Jan. 23, 2020 – 85 Fed. Reg. 3819: DDTC amended USML Categories I (Firearms, Close Assault Weapons and Combat Shotguns, to be renamed “Firearms and Related Articles’’), II (Guns and Armament), and III (Ammunition and Ordnance) to limit their scope to those articles that provide the U.S. with a critical military or intelligence advantage or, in the case of weapons, perform an inherently military function. Control over items that do not meet that standard, e.g., articles that are widely available in retail outlets in the U.S. and abroad, will be transferred to the CCL; however, all the transferred items will remain subject to export authorization requirements. and License Exception STA will not be available for them. Effective date of this final rule is March 9, 2020. (See Commerce Department section above for additional information about the changes in the CCL. Also, see May 2018 Regulatory Update for information about a proposed rule on this topic.) A DDTC Fact Sheet on these changes, including Myths and Facts, is on the DDTC website at https://www.state.gov/proposed-rules-for-oversight-of-firearms-exports-published-for-public-comment/, and DDTC transition guidance is at https://www.pmddtc.state.gov/sys_attachment.do?sysparm_referring_url=tear_off&view=true&sys_id=11608c55db664c107ede365e7c96196e [5 pp.]. Contact us for additional information on this rule, and about its effect on the specific defense articles and defense services that affect you.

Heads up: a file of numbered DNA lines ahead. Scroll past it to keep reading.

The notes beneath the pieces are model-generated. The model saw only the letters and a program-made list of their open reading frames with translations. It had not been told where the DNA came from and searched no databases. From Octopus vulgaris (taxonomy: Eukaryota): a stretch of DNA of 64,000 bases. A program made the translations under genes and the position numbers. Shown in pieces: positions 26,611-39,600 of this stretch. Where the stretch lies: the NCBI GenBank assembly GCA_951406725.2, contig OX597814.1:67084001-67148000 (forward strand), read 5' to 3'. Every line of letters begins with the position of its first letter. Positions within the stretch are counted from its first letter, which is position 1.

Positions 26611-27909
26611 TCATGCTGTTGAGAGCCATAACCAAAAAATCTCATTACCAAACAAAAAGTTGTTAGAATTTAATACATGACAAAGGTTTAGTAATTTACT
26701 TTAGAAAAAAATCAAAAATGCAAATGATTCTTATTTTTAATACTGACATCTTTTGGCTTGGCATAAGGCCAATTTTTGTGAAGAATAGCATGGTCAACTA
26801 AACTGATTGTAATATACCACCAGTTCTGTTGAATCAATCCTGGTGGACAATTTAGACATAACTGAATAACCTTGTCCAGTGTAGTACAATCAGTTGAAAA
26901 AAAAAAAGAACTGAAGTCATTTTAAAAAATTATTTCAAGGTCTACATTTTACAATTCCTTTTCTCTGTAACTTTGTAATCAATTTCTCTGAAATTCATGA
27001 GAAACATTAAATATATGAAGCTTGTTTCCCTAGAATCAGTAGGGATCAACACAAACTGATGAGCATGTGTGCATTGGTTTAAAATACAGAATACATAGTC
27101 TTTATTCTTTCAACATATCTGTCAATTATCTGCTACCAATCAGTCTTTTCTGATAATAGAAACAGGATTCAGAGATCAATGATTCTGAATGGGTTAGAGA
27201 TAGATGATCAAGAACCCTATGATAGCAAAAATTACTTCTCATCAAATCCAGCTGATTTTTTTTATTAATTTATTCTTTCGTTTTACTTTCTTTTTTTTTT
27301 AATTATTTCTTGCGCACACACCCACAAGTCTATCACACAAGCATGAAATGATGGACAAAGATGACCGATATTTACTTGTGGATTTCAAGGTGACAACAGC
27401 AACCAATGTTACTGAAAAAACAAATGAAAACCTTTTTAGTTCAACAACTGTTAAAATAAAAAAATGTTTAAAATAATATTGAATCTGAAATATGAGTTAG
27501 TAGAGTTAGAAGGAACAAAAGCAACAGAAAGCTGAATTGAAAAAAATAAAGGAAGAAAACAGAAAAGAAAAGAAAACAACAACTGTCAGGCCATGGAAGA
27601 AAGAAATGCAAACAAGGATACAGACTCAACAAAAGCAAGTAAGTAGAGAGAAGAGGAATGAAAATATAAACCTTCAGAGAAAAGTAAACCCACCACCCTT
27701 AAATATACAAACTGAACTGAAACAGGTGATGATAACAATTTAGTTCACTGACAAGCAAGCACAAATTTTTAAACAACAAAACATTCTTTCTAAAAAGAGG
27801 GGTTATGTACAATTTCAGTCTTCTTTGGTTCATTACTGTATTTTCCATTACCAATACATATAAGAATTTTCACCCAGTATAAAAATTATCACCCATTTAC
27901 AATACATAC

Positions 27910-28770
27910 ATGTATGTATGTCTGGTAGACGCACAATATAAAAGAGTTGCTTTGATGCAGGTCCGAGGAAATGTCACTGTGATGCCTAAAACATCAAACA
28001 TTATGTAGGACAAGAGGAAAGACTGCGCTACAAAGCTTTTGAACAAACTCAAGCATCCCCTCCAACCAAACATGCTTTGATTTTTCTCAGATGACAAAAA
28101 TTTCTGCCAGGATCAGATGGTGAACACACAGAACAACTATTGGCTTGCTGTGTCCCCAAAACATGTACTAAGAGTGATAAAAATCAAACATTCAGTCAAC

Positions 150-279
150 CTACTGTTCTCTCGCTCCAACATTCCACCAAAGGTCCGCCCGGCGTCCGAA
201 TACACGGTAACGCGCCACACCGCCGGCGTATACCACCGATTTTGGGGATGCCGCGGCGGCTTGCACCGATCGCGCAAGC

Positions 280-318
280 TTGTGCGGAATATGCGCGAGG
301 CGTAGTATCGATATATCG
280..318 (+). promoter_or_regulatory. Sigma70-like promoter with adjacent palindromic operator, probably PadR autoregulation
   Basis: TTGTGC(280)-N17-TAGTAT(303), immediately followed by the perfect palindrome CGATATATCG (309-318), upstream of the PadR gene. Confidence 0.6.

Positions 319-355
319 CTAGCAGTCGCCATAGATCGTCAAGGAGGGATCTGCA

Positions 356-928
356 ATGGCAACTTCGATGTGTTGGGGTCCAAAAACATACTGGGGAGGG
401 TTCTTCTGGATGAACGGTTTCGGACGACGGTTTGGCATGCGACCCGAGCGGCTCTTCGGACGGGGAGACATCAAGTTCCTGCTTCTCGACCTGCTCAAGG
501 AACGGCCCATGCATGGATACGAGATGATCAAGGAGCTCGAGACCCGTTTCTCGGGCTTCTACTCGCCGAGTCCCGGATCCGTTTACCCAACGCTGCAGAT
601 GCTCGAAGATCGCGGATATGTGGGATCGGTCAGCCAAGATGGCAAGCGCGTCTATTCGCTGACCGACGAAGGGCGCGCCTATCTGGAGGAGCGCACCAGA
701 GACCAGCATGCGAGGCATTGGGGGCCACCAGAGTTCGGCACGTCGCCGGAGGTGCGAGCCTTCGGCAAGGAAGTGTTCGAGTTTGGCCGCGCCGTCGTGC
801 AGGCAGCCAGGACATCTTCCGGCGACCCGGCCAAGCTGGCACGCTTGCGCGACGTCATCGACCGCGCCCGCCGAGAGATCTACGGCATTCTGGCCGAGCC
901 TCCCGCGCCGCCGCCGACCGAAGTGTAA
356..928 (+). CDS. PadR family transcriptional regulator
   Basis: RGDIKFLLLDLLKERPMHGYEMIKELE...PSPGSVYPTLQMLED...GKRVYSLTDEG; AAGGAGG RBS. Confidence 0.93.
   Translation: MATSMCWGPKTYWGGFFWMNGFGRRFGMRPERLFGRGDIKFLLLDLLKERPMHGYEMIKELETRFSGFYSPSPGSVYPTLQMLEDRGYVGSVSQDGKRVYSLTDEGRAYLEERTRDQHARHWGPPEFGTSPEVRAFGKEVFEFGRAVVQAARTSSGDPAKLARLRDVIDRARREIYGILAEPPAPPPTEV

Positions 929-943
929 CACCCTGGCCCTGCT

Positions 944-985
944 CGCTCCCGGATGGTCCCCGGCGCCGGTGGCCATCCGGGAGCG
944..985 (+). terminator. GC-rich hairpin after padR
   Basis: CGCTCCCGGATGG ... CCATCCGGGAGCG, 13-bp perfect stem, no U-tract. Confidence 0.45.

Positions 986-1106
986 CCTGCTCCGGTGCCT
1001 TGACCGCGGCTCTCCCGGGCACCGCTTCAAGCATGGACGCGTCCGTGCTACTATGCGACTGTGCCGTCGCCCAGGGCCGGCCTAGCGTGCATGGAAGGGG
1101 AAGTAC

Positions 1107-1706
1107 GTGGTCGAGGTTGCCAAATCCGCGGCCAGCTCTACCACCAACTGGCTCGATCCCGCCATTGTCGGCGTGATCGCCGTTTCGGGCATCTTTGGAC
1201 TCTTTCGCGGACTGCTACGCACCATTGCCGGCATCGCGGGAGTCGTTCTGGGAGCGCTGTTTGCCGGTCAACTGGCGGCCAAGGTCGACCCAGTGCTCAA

Department of the Treasury
OFAC Issues Amended Venezuela-Related General Licenses
Jan. 7, 17, and 21, 2020: The Office of Foreign Assets Control (OFAC) issued the following amended Venezuela-related General Licenses (GLs):
OFAC Posts New Iran-Related FAQ
Jan. 16, 2020: OFAC posted a new Iran-related FAQ addressing whether there is a wind-down period for EO 13902 of Jan. 14, 2020, “Imposing Sanctions With Respect to Additional Sectors of Iran,” (see The President section above) at https://www.treasury.gov/resource-center/faqs/Sanctions/Pages/faq_iran.aspx#816.
LATEST SANCTIONS FINES & PENALTIES